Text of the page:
The Common Core State Standards asks students to interact with informational text in a variety of ways. Teens are expected to be readers, writers, speakers, listeners and viewers. Posing questions to students about news stories or current events is a great way to connect this subject area to English Language Arts instruction.
As teachers, you can ask questions of your students that require them to use specific details or text evidence to support their answer. You can dedicate time during the school day for whole class or small group discussions on a specific question. Students can also become leaders in your classroom as they write their own questions about what they have read and share these with their peers.
Posing Questions to Students
Students are asked to engage with informational text throughout all grade levels. Your middle school and high school students can use articles, video reports and transcripts from Channel One News as you teach strategies for tackling informational text. This might happen in an English Language Arts classroom or in a social studies classroom where you are integrating Common Core ELA skills into your instruction. Developing questions on different text can help you make sure your students understand what they have read or watched and ensure that they are thinking deeply about a particular topic. You’ll want to pose a variety of questions to your student that fall into different categories including: recall, analyze and evaluate. All of the questions you pose to your students should be supported with textual evidence. That means that students are expected to go back to the passage or use a detail from a video clip to support their answers.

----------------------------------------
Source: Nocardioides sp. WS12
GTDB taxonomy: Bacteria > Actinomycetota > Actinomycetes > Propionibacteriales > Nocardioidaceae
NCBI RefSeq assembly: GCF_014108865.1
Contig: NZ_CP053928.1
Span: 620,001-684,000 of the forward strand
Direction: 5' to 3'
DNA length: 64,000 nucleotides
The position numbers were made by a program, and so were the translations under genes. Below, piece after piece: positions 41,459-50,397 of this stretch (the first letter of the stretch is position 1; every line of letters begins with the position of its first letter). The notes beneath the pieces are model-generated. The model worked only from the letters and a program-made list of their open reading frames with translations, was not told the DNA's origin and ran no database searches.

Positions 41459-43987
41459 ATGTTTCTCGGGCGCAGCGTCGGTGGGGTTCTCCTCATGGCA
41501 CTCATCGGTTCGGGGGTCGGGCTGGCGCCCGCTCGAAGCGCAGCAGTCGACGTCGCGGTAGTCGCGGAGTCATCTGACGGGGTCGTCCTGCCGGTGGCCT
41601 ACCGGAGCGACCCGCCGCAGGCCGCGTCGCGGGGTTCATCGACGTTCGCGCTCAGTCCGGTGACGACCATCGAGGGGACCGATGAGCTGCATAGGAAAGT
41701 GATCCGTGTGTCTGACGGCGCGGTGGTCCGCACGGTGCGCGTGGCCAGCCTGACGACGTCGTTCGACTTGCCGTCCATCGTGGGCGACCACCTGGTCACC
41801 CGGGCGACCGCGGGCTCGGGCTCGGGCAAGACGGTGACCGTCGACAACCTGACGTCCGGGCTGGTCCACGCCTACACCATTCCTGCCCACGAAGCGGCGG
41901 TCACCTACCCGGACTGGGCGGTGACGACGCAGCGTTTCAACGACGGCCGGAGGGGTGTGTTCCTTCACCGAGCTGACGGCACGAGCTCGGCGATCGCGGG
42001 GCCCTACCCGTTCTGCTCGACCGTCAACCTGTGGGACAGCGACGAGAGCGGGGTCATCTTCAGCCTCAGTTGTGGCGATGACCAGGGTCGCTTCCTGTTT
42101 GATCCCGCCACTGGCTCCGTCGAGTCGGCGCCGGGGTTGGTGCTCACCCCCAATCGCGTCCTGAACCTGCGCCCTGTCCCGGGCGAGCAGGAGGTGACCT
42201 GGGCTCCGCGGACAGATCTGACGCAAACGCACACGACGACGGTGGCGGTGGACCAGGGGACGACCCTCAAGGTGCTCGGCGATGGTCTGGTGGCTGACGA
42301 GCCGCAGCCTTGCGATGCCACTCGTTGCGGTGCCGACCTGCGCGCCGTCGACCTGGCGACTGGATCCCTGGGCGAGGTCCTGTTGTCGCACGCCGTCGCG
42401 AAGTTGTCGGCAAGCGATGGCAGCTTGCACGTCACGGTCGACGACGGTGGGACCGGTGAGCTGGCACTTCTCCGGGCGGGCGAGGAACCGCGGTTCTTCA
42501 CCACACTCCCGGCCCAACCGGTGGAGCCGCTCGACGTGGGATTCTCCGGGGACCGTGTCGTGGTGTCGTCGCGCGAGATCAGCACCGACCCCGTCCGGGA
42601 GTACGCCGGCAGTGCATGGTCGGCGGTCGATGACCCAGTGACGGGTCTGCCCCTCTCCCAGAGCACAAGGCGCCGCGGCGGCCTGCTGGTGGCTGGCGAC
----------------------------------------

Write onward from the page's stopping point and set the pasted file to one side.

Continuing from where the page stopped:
Creating Time for Discussion
After posing questions to your students, you will want to provide an opportunity to discuss their thinking. They might come to class prepared for a discussion because they answered a set of questions as part of their homework. Create a routine for discussion time where students understand their role as participants. You may want to build in hand signals into a discussion time or ask students to provide a certain amount of wait time before responding to another student’s point. Students of all ages can benefit from a cheat sheet of talking prompts such as “I agree with __(name)__ because” or “I would like to build on __(name)__’s response.” This will help reluctant students feel more confident and establish expectations for how students address one another.
Students as Question Writers
Learning how to write questions is an important skill for students. It helps them get in the mind of a test writer and think about how they respond to questions that are presented to them. Provide time for students to write questions related to a news clip they have watched or an article they have read. Ask them to write questions that fall into a range of categories including simple questions and ones to push their higher order thinking skills.
Monica Burns is an Education Consultant, EdTech Blogger, and Apple Distinguished Educator. Visit her site ClassTechTips.com for more ideas on how to become a tech-savvy teacher.
I think that channel one news is great for school and my class! we enjoy you guys every day. Im in fourth grade and you have really intresting sotories… thanks you for taking the time to read this.